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Apple is famous for several things: Steve Jobs, the Mac, the iPhone, and industrial design. And, lest we forget, high prices Why More People Would Use Mac If It Cost The Same As Windows [Opinion] Why More People Would Use Mac If It Cost The Same As Windows [Opinion] I'm writing this on a Windows PC for one very good reason - Macs are too damn expensive. If only Apple was to lower the price of its full range of Mac computers then everyone... Read More . Apple products are expensive to buy and not really aimed at anyone living on a budget. This all means Apple is loved and hated in equal measure You Love Apple or Hate Apple, No Exceptions [We Ask You Results] You Love Apple or Hate Apple, No Exceptions [We Ask You Results] What's clear is that a) everyone has an opinion and b) everyone sees this in black and white. Read More .

Many Apple fans 8 Essential Twitter Accounts For Apple Fanboys 8 Essential Twitter Accounts For Apple Fanboys I’m not an Apple fanboy myself but I do know a few. They don’t deserve the treatment they receive, and have done throughout history. They’re still human, and still people who need love and attention... Read More will tell you that the prices aren’t all that extravagant, and the small premium that does exist is justified by the quality of the products To Buy The New Mac Pro Or Build Your Own? The Answer Might Surprise You To Buy The New Mac Pro Or Build Your Own? The Answer Might Surprise You Is the new Mac Pro reasonably priced when compared to a PC you can build yourself, or is the “Apple tax” in full effect? Prepare for a shock. Read More . Everyone else shakes their heads in disbelief at such fervent fanboyism.

With this in mind it’s time to set the ball rolling on this week’s We Ask You.

From Apple To Crapple

We want to know, Should Apple Cut Its Prices? This is an extremely simple question that could be answered in a single monosyllabic grunt. We’re obviously hoping the MakeUseOf readership delves a little deeper that that though, and engages in a healthy debate about Apple’s pricing strategy.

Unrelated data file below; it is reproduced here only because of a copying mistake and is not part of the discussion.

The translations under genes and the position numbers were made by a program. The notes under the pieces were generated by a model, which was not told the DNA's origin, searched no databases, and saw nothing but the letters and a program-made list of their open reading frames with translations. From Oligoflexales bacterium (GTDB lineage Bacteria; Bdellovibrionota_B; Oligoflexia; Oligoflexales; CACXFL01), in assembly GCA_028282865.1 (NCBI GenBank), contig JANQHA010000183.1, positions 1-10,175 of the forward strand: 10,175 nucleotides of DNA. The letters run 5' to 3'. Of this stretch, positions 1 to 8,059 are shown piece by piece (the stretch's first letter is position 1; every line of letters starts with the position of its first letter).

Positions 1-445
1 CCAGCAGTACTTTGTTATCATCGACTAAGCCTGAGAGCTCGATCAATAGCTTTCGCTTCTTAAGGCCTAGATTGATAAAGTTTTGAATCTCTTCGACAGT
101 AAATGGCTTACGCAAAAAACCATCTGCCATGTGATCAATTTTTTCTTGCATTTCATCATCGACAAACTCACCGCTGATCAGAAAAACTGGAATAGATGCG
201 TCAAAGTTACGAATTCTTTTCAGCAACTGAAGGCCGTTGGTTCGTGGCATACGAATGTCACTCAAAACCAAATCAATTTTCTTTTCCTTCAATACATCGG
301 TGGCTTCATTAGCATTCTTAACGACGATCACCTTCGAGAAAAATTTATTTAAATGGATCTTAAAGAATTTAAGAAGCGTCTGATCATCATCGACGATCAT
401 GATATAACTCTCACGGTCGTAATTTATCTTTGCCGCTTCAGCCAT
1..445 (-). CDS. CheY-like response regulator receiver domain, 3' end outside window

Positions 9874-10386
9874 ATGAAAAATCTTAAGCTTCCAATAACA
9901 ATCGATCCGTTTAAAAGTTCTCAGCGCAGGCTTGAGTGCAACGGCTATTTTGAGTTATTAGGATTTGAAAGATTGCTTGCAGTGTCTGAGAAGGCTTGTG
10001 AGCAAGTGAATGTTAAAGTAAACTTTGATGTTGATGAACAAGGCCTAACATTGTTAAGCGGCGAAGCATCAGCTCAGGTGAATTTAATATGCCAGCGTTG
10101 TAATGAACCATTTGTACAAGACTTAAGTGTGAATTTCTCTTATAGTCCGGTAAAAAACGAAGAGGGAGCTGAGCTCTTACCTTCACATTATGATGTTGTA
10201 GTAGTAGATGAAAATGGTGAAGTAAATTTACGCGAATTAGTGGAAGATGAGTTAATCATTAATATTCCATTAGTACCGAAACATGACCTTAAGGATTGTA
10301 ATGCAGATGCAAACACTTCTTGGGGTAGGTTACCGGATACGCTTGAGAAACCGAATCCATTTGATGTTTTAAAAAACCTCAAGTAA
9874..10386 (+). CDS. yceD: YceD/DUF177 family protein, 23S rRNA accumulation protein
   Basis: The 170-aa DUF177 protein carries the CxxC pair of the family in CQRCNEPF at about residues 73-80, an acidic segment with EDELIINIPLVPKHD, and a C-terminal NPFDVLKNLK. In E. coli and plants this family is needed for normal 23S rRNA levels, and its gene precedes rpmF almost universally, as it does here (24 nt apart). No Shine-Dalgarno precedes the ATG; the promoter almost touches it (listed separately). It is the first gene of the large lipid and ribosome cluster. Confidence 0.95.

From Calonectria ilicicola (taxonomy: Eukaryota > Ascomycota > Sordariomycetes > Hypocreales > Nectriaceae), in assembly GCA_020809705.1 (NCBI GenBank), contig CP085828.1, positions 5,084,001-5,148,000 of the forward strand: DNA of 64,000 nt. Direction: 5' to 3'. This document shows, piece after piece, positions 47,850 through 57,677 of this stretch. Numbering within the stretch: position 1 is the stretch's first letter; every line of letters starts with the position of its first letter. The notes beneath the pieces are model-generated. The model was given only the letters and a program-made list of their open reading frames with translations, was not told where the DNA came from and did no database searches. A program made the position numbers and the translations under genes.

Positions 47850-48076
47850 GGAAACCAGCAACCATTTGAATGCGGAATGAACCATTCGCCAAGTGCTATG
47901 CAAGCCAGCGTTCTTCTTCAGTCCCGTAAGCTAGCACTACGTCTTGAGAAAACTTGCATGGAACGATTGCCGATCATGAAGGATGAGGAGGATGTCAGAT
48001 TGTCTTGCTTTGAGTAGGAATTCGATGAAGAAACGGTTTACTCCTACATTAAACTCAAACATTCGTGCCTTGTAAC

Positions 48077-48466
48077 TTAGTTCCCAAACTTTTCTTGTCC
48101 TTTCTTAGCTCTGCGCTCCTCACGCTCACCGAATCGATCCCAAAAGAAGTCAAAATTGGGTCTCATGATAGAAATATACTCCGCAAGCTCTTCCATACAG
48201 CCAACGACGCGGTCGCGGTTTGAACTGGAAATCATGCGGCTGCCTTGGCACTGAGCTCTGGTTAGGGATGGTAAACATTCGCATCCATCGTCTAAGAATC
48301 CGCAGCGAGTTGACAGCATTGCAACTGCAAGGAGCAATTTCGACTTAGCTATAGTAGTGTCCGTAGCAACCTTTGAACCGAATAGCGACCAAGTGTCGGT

Please do answer the primary question first, obviously. But the more thought and reasoning you put into your answer the higher your chances will be of winning a T-shirt for your contribution. So, should Apple cut its prices?



We’re talking about hardware here. Macs, MacBooks, iPhones, iPads, iPods, and the like. Some of which are more competitively priced than others. Would you like to see prices cut across the board? If so, to what degree?

Should Apple be cutting prices by 10 percent? 20 percent? Even 30 percent?! What level of permanent discounting would make you more likely to go out and buy an Apple product over a rival brand?

If you think Apple’s prices are fine as they are, then please tell us why. Do you think the high prices give the Apple brand an unattainable kudos? Do you think the quality of the hardware would suffer if prices were cut?

Would you, a touch controversially, rather see Apple products costing more in order to keep them reserved for the bourgeoisie and kept out of the hands of the proletariat?

Let us know your thoughts on the subject in the comments section below and we’ll hopefully enjoy a healthy discussion with respect on all sides. Possibly. Maybe. Unlikely.

Have Your Say

All comments will be read and most will be replied to, before a follow-up post is published containing the We Ask You ResultsOne reader will even win Comment Of The Weekwhich will be included in the follow-up post!

We Ask You is a column dedicated to learning the opinions of MakeUseOf readers. This column is nothing without you, as MakeUseOf is nothing without you.

  1. Saikat B
    May 13, 2014 at 5:10 am

    The world would be such a boring place if everyone drove Corollas. Or for that matter, only Ferraris. But I think one day Apple will use its growing manufacturing scale and logistics prowess to deliver products at far more aggressive prices -- not necessarily cheap.

    But a lot of their strategy will also hinge on how innovative they can be after Jobs. "Innovation" is a brand perception that's now glued to Apple. It has been a boon so far, but it could also turn out to be a curse.

  2. Bill Fleet
    May 12, 2014 at 5:29 pm

    OK, so here we are with the long-standard 'qualitative vs quantitative value' argument.